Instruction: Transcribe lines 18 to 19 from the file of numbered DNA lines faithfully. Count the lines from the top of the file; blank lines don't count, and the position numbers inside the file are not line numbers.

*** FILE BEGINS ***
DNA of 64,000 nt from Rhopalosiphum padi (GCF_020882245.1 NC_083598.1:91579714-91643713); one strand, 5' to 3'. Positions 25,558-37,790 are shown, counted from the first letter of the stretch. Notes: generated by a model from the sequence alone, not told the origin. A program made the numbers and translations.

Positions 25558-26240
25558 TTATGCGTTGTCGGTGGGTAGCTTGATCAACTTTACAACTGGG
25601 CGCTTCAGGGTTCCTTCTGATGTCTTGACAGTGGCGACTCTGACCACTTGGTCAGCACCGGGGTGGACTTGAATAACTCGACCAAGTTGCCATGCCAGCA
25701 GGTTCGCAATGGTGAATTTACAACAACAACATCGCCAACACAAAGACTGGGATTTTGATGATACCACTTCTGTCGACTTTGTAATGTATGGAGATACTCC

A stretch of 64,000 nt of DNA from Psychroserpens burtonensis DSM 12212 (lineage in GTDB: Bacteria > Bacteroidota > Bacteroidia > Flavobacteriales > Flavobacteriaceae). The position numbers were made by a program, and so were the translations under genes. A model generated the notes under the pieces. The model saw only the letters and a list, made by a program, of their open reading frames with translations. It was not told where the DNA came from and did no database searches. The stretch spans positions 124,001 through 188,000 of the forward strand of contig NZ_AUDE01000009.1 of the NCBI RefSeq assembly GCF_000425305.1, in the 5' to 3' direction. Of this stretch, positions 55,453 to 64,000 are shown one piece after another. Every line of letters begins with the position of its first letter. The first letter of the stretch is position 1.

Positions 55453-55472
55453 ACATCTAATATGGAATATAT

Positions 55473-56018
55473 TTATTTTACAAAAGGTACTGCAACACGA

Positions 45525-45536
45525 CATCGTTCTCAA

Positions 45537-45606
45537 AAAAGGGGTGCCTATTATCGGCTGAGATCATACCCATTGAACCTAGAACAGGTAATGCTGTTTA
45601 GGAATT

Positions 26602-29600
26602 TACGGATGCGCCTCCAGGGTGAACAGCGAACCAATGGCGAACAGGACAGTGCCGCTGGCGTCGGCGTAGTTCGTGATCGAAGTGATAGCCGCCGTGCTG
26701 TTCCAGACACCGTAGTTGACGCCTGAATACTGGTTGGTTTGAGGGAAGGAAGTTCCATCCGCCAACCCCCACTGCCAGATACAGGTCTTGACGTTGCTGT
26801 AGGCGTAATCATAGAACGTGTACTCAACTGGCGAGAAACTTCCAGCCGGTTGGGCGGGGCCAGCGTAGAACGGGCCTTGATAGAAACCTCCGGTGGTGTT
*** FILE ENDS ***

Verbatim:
26701 TTCCAGACACCGTAGTTGACGCCTGAATACTGGTTGGTTTGAGGGAAGGAAGTTCCATCCGCCAACCCCCACTGCCAGATACAGGTCTTGACGTTGCTGT
26801 AGGCGTAATCATAGAACGTGTACTCAACTGGCGAGAAACTTCCAGCCGGTTGGGCGGGGCCAGCGTAGAACGGGCCTTGATAGAAACCTCCGGTGGTGTT